Contributed by Fernandez-Vega I1, Saiz A2, Santos-Juanes J1, Piņa-Batista K3, Corte-Torres MD4, Astudillo A1
Departments of 1Pathology (Neuropathology Division), 2Neuroradiology, 3Neurosurgery and 4IUOPA Biobank, Hospital Universitario Central de Asturias, Oviedo, Spain
A previously healthy 64 years old woman was admitted to our hospital arguing generalized fatigue, sleep impairment, mild weight loss and chronic progressive headache, becoming holocranial and resistant to many drugs during last few months. The patient was alert and orientated. No papilledema but slightly neck stiffness was noted. Cranial nerve functions were intact.
Initial computed tomography (CT) of the brain and spine did not show any remarkable alteration. In a posterior magnetic resonance imaging (MRI), after gadolinium administration, a leptomeningeal enhancement was identified. Biochemical and cytological Light Chain Ratio (LCR) study was unremarkable. Because of the possibility of chronic tuberculous meningitis and while waiting for LCR culture, she underwent antituberculostatic treatment. However, no growth was detected in any of the bacterial cultures of the LCR. A month later she was readmitted to the hospital because of the progressive symptoms. A second MRI was performed without any further information. Surgical biopsy of arachnoid and frontal cortex was made showing idiopathic hypertrophic pachymeningitis. After four months of the last craniotomy and because of the patient's symptomatic progression, a second surgical biopsy was carried out. A new MRI was also done. A huge increase of leptomeningeal enhancement involving the whole brain and also in the M1 segment of the right middle cerebral artery was noted (Figure 1), comparing to the previous MRIs. Beside, mainly the upper part of the spinal cord also showed an increase of leptomeningeal enhancement (Figure 2). Despite high doses of corticosteroid therapy, she developed upper extremity paresis, became increasingly cachectic and confused, developed tetraventricular hydrocephalus, got into coma and finally died 6 months later of first admission.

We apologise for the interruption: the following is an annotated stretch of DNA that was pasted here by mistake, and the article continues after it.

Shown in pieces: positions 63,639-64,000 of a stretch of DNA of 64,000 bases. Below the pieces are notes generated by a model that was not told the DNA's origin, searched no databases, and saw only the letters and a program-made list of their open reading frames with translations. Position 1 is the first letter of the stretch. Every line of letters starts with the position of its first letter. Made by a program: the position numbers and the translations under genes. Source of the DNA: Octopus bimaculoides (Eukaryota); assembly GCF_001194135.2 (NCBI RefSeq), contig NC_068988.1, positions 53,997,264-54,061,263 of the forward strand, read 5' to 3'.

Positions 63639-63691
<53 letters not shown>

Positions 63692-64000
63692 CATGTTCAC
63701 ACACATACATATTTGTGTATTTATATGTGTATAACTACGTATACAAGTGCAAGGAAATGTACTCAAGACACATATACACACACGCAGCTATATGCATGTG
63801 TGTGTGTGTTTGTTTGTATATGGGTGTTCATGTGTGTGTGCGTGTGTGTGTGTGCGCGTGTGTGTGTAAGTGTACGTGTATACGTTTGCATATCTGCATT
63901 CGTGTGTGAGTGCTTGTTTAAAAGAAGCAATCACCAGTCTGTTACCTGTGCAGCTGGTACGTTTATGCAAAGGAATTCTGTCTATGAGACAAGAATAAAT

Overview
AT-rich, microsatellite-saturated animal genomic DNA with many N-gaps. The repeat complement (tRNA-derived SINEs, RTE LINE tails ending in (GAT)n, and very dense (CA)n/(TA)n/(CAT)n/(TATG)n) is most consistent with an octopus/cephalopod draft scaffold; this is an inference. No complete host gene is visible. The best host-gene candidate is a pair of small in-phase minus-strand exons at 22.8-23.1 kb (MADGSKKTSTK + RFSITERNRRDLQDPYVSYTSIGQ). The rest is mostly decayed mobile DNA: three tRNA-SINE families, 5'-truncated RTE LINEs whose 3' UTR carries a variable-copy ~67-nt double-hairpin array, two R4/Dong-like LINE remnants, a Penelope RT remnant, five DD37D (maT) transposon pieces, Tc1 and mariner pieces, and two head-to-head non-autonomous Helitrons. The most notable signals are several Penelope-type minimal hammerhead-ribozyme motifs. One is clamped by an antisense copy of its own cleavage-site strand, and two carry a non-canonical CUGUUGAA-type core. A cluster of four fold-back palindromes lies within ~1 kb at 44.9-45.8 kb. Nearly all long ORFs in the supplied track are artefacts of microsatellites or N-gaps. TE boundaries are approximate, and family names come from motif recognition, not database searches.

The postmortem (PM) demonstrated leptomeningeal opacification with areas of whitish thickening, affecting mainly base of the brain and the upper part of the spinal cord (Figure 3). Coronal sections did not find any tumoral mass neither in the parenchyma nor in the ventricles. There was a softening of parenchyma concerning the right cerebral media vascular territory and also well delineated small cortical infarctions involving both gyrus cinguli (Figure 4). A remarkable finding was the wall thickening of the major cerebral arteries (Figures 5 and 6).
Microscopic examination showed a malignant diffuse leptomeningeal proliferation composed of an admixture of ovoid and spindle-shaped cells, showing irregular and vesicular or multilobulated nuclei, with eosinophilic cytoplasm. The malignant cells were infiltrating leptomeninges and also going through the Virchow-Robbins spaces, but not evidence of parenchymal invasion was noted, in spite of multiple serial sections (Figure 7). Some abnormal mitoses were observed, but endothelial proliferations and necrosis were absent. Moreover, some images of infarction and vascular recanalization were noted (Figures 8 and 9). On immunohistochemistry, tumor cells were strongly positive for GFAP (Figures 10 and 11). The tumor cells were considered negative for p53 (Figure 12). Ki-67 proliferation was up to 5% in different tumoral zones (Figure 13). IDH 1 immunohistochemistry was negative. What is your diagnosis?